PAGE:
Concerns Grow Over Protections for Religious Minorities in Egypt After Prolonged Spell of Violence

The Egyptian Coalition for Minorities (ECM) has called on the Egyptian state to ensure the freedom for all Egyptians to practice their religion and beliefs.

The coalition expressed its "deep dissatisfaction" with the government's decision to close the Hussein Mosque today on the commemoration of the death of Imam Hussein bin Ali, one of the four grand imams of Shiite Muslim community in order to prevent Shiite rituals in celebration of Ashura in a statement issued today.

ECM said this is a "clear violation" of the right to religious worship, and an actual application of Article 219 on the interpretation of Islamic Sharia in the disabled Constitution of 2012. Adding that such action shed light on the extent of the influence of the Wahhabi current on official decisions issued by the government.

"Such manifestations of yielding to a particular current and restriction of the fundamental rights of Egyptian citizens raise concerns on human rights in Egypt," the coalition stated.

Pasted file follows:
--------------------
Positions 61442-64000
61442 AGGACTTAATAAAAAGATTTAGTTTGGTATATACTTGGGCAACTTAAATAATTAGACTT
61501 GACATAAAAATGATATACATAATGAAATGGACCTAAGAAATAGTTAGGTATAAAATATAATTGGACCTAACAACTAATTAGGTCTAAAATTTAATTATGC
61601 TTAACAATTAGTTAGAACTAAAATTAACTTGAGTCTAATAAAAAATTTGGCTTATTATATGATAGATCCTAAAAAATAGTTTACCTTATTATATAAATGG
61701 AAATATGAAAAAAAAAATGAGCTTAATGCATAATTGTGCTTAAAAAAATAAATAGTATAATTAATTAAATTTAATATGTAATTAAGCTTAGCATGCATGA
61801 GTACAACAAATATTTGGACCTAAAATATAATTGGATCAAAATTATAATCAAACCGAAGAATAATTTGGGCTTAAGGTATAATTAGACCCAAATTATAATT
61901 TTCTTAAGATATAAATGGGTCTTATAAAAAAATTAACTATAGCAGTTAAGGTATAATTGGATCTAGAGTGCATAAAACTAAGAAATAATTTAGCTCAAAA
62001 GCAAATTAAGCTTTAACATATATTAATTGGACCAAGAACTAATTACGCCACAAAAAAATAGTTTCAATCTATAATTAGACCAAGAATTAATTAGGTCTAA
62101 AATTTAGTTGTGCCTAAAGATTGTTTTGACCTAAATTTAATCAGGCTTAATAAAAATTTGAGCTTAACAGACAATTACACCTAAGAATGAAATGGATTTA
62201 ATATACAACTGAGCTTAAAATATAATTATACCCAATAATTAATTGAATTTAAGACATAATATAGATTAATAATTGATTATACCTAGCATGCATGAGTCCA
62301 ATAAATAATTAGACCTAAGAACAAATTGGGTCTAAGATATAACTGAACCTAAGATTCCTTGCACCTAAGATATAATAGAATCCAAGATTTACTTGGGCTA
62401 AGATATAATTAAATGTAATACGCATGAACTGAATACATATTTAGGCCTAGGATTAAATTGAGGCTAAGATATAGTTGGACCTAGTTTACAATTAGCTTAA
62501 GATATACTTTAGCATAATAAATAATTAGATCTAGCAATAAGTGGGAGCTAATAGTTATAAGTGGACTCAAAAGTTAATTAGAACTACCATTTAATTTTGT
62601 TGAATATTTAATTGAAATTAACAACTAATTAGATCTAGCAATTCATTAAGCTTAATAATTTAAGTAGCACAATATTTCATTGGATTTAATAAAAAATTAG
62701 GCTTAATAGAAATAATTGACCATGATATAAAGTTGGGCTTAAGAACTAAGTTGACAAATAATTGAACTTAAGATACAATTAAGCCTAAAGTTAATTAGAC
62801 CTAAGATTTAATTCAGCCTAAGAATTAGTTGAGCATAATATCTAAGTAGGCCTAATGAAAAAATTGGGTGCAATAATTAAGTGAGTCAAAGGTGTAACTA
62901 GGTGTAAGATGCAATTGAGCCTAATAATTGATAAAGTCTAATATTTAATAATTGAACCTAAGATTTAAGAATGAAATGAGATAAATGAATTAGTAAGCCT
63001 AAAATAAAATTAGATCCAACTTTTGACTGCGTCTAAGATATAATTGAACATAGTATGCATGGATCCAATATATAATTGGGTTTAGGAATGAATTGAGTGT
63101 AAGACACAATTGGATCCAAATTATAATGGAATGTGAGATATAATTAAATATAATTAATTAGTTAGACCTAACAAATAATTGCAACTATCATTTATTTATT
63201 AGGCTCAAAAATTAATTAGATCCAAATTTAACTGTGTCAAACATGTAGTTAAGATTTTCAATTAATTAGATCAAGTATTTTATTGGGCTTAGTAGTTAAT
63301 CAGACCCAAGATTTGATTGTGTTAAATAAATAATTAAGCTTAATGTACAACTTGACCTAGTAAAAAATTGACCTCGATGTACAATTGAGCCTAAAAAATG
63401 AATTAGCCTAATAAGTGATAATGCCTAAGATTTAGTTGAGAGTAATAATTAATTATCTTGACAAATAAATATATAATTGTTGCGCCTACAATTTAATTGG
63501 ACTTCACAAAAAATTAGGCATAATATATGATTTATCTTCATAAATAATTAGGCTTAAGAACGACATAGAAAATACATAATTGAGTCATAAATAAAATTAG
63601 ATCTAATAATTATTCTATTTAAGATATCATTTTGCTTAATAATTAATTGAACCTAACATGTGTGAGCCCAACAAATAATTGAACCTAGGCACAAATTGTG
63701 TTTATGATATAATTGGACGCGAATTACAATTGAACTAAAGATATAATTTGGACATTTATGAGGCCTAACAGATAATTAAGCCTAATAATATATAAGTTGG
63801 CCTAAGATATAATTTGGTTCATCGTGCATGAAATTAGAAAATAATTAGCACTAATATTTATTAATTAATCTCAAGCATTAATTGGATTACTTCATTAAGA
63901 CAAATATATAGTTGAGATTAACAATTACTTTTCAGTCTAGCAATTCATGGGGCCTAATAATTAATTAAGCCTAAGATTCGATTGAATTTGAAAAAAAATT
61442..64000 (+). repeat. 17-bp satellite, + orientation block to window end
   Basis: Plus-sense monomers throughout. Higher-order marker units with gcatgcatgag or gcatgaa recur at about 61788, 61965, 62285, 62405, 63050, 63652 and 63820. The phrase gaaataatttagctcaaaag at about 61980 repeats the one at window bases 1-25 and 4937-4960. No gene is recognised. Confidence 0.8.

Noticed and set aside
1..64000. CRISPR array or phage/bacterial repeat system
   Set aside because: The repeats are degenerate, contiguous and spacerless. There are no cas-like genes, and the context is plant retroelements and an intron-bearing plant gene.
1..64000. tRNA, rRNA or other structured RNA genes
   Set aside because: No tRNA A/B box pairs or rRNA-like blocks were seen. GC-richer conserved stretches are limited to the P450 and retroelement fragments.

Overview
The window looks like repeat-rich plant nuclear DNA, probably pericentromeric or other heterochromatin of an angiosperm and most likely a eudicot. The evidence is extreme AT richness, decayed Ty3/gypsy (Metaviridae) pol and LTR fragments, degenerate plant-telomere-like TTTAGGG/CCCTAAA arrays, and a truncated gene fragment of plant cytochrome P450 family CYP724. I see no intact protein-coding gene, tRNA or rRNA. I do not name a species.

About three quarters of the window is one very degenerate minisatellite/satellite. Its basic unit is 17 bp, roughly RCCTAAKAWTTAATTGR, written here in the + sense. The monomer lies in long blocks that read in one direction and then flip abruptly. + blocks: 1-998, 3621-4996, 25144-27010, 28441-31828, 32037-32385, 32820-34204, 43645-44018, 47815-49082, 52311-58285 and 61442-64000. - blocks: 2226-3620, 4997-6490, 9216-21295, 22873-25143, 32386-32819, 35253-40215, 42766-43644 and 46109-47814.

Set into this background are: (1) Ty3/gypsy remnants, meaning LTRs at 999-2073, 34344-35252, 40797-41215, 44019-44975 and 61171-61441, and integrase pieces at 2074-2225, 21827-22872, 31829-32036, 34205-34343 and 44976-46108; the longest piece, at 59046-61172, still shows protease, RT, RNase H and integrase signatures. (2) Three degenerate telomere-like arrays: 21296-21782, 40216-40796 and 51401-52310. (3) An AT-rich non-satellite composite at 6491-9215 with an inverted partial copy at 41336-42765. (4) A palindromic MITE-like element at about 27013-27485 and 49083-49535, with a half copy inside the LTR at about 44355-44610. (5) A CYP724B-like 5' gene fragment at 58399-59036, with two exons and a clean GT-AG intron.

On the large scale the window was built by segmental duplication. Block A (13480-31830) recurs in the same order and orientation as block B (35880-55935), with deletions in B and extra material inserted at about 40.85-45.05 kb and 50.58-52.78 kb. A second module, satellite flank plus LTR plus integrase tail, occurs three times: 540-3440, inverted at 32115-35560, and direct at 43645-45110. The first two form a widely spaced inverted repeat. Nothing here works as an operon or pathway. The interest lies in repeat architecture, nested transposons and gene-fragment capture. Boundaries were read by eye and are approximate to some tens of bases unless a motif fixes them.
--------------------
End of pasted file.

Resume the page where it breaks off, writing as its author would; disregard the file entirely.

EMC said that it is "unacceptable" to restrict the freedom of citizens who want to hold their religious rites, and to arrest a Shiite citizen and charge him with insulting the [Prophets'] companions during celebrating the anniversary of Ashura adding that this "is another violation added to the list of violations against freedoms in Egypt after two revolutions."

"The Egyptian Coalition for Minorities reminds the state of its international obligations, specifically Article Eighteen of the International Covenant on Civil and Political Rights, which prohibits prejudicing the right of humans to profess any belief or religion of their choice, and express and practice their own religion, whether they practice this alone or with a group, publicly or in private," the statement read.

The coalition also recommended the deletion of any discriminatory articles from the constitution that would differentiate between citizens on the basis of race, sex, religion, color, social status or political affiliation.

"The Shiites of Egypt have the right to organize their own religious ceremonies today in the Al-Hussein Mosque, and the incitement speech released by Al-Azhar and the Salafis against them is a crime," said Ishak Ibrahim, a researcher at the Egyptian Initiative for Personal Rights via his Twitter account Thursday.

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